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Description of key information

Systemic bioavailablitity is limeted because of the mode of action: direct chemically reactivity. Local effects are expected to constitute primary toxicity. Bioavailability is unlikely from an in-vitro/in vivo assessment of genetic toxicity (see IUCLID chapter 7.6). Bioaccumulation is unlikely because of the low log Kow  < -2.8 (see IUCLID chapter 4.7).

Key value for chemical safety assessment

Bioaccumulation potential:
no bioaccumulation potential
Absorption rate - oral (%):
100
Absorption rate - dermal (%):
100
Absorption rate - inhalation (%):
100

Additional information

Tetrakis(hydroxymethyl)phosphonium chloride, oligomeric reaction products with urea, like its parent THPC, is characterised by primary local toxicity (cyctotoxicity, irritation/corrosion, sensitisation) depending on the concentration applied. Systemic impairment is considered to be secondary to severe or/and repeated local toxicity. Genetic toxicity data (in vitro: positive; in vivo: negative) suggest bioavailablity of this reactive substance is limited.

In some older oral toxicity test the local toxicity have not been identified or considered (Aoyama 1975,..., NTP 1987). So, systemic endpoints have been identified and attributed to THPC. The substance, THPC-oliomeric reaction products with urea when tested in animals showed local and/or moderate signs of toxicity. The polymer of the substance (on treated fabric) is not expected to penetrate the skin in appreciable amounts due to its size and lack of solubility.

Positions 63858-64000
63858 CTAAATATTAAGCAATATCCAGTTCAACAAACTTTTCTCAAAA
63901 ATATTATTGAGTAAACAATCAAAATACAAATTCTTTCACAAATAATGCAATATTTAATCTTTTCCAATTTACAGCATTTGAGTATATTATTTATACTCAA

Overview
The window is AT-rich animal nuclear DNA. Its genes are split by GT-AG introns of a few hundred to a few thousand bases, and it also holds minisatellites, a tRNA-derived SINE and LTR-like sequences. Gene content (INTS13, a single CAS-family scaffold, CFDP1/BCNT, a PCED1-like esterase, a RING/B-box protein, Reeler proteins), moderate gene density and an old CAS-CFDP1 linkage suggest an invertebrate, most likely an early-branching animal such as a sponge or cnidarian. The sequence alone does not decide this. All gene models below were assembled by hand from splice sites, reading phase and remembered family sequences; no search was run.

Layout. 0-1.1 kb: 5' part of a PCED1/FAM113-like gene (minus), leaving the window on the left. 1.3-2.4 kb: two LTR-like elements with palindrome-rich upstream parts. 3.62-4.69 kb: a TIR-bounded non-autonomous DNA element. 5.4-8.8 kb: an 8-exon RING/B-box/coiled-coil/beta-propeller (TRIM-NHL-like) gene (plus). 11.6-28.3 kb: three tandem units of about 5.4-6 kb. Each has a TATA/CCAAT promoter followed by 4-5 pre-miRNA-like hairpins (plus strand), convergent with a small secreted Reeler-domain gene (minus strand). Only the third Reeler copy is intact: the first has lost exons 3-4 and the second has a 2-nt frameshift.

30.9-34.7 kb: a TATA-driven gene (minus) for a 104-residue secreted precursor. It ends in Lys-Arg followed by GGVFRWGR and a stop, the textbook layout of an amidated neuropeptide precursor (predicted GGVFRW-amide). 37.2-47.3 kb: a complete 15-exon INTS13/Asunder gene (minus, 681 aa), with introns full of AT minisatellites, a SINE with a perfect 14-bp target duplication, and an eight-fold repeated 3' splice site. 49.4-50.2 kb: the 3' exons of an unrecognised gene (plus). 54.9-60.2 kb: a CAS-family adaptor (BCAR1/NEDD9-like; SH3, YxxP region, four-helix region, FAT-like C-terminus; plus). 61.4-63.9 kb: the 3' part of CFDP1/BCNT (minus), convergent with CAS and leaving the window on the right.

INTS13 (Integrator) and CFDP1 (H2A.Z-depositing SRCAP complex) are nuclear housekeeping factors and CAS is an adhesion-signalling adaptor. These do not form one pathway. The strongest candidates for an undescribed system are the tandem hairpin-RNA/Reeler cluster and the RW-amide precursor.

Mode of action:direct chemical reactivity.

Tris(hydroxymethyl)phosphine is the common (reactive) metabolite of the substance as well as related substances containing the Tetra(methylol)phosphonium cation, e.g. Tetrakis(hydroxymethyl)phosphonium chloride (THPC, CAS 124-64-1) and Tetrakis(hydroxymethyl)phosphonium sulphate (THPS, CAS 55566-30-8). Tris(hydroxymethyl)phosphine is formed spontaneously is aqueous matrix especially at alkaline pH.

The substance mode of action is direct chemical reactivity (cytotoxicity). This makes a systemic absorption of parent or the common reactive metabolit Tri(hydroxymethyl)phosphine unlikely. Results of genetic toxicity testing provide evidence for rather limited (systemic) bioavailability of the substance:

Tetrakis(hydroxymethyl)phosphonium chloride, oligomeric reaction products with urea was found positive for chromosomal aberrations in primary cultivated human lymphcytes (in vitro). In vivo,no indications for genotoxicity were found with the substance (Proban CC) in the mouse micronucleus test. This in vivo-result is further supported as no indications for genotoxicity were found with a close related substance (THPS) in the followingin-vivotests: two (oral) tests for micronuclei (MN-PCE) and for chromosomal aberrations (CA) in bone marrow cells of orally treated mice and two (dermal) tests for micronuclei (MN-PCE) and for chromosomal aberrations (CA) in bone marrow of dermally treated mice.

Bioavailability of the substance is unlikely because of the direct chemical reactivity of the substance with regard to demethylolation and oxidation converting a P(III)- into a P(V)-species (see biocide mode of action of structurally related THPS, in Paulus 2005). In consequence, parent and metabolites are water soluble and do not exhibit bioaccumulative potential. Metabolites are likely to be eliminated rapidly via urine.

The substance is characterized by primary local toxicity (cytotoxicity, irritation/corrosion, sensitisation) depending on the concentration applied. Genetic toxicity data (in vitro/in vivo) suggest bioavailablity of this reactive substance is limited. Toxicokinetic, eg adsorption, metabolism or distribution/excretion have no role.

In view of the excellent water solubility, its log Kow <-2.8 and its primary local toxicity the substance is not expected to be bioaccumulative.